Tasty alternatives to fashionable but polluting foods
We know that avocados are delicious, but just one kilogram of the green fruit requires 1000 liters of water to produce, which makes them highly polluting. Avocados are not alone; there are many other fashionable foods that consume too many resources and damage the environment. Here is a list of some of these and suggested replacements that are just as tasty.
Almond milk or water milk?
Milk drinkers who turn vegetarian or vegan often become consumers of almond milk, but they are probably not aware that almond production is far from respectful of environmental constraints.
More than 80% of global production comes from California, a state that has been plagued by decades of drought, which played a key role in recent megafires. The problem is that a single almond needs 4 liters of water to grow. So to produce a liter of almond milk, which requires around 250 grams of these precious seeds… Well, I’ll leave it to you to calculate the amount of water consumed.
But what about replacing almond milk with hazelnut milk? As you might expect, hazel trees remove carbon dioxide from the atmosphere. Better still, they are pollinated by the wind and not by bees, so you need not worry that their cultivation will result in the extreme use of our much-maligned winged friends, who are currently very much at risk. The icing on the cake is that hazel trees also grow in temperate climates with abundant water supplies.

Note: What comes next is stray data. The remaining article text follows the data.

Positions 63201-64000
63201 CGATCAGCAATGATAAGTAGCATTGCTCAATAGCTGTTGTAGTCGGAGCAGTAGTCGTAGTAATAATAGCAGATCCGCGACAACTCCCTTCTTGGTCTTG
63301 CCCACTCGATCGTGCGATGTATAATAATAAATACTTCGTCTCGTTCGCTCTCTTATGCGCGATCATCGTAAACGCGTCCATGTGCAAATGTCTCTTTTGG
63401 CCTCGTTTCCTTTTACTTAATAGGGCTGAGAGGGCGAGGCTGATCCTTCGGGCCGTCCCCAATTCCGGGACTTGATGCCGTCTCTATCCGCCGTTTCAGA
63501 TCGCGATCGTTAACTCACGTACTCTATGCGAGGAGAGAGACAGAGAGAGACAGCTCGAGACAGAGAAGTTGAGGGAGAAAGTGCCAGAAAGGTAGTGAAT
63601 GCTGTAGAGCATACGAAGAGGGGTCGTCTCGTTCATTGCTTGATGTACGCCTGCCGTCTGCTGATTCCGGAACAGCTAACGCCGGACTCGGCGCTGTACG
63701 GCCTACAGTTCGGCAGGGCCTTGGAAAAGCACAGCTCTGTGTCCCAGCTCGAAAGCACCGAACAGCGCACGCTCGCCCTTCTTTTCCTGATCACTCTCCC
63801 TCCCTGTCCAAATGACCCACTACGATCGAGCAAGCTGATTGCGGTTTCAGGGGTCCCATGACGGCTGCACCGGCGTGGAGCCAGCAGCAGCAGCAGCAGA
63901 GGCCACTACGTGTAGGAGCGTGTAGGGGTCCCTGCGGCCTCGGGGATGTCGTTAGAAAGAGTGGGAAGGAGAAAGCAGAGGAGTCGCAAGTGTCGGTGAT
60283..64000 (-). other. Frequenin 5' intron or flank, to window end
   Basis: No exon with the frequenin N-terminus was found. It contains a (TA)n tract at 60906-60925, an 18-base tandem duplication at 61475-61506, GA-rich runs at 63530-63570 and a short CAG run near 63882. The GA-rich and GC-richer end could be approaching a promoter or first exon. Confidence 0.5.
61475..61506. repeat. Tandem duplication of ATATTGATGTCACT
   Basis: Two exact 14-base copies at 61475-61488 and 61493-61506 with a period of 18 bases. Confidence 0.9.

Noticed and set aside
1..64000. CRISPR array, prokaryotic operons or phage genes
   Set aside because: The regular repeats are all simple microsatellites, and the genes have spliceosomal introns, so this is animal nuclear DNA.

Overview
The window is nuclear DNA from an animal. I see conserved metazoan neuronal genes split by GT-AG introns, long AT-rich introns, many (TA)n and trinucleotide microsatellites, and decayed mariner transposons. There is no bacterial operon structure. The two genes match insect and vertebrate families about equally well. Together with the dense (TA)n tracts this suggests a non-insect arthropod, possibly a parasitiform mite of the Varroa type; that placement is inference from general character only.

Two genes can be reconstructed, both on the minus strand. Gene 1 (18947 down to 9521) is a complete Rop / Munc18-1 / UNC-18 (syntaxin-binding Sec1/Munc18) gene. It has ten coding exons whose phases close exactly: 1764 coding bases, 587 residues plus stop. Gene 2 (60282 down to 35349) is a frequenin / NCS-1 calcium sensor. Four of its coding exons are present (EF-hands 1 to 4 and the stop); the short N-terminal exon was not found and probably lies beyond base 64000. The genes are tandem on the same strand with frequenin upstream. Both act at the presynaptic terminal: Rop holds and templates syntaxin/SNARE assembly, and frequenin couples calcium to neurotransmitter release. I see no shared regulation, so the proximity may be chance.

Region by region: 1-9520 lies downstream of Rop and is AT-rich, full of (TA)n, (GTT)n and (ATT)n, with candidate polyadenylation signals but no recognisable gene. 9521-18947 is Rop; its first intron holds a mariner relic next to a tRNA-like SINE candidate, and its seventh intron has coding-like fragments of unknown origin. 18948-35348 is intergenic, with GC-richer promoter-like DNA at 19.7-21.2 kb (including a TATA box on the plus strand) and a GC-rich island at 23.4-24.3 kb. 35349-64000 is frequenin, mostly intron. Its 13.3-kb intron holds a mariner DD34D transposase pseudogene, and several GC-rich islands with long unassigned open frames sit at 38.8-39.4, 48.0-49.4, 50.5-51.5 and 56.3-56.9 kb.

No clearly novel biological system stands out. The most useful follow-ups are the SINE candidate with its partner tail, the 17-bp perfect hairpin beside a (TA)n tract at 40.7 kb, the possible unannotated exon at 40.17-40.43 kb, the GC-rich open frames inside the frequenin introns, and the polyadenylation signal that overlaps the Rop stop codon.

Rice, king of methane
Yes, we all like maki and pad thai, but rice cultivation produces a greenhouse gas that is much more polluting than CO2: methane. What ‘s more, rice requires large quantities of water to grow: more than 2,000 liters for one kilogram.
What about replacing this cereal grain with one that is grown locally near you? For instance, both barley and spelt are inexpensive, filling and nutritious. Depending on your taste, you might also want to try out the hulled and pearled varieties of barley.
Pearled is best for side dishes because it cooks faster. For its part, spelt is rich in fiber and protein. And you might want to consider freekeh, teff, farro and kamut. If you haven’t already tried them, these Middle Eastern, African and Anatolian specialties will broaden your culinary horizons.
Farmed salmon is toxic
Farmed salmon is not only polluting, but also toxic. A team of Norwegian researchers has warned that the fish may contain dioxins and polychlorinated biphenyls (PCBs), which are known to increase the risk of cancer among pregnant women and young people. Norwegian authorities have even issued a recommendation not to eat it.
Worse still, salmon farms, which are highly polluting, produce tons of excrement and release large quantities of pesticides and antibiotics into the environment. In short, this is one food that really ought to be banned and you should have no qualms about dropping it from your diet.
As for a replacement, you could always try wild salmon. Of course, it is more expensive, notably because it is relatively rare, but it is way better than salmon raised in cages.
Wild salmon is easy to recognize from its color, which is a deeper reddish orange and by the fact that the flesh is not marbled with fat. CC
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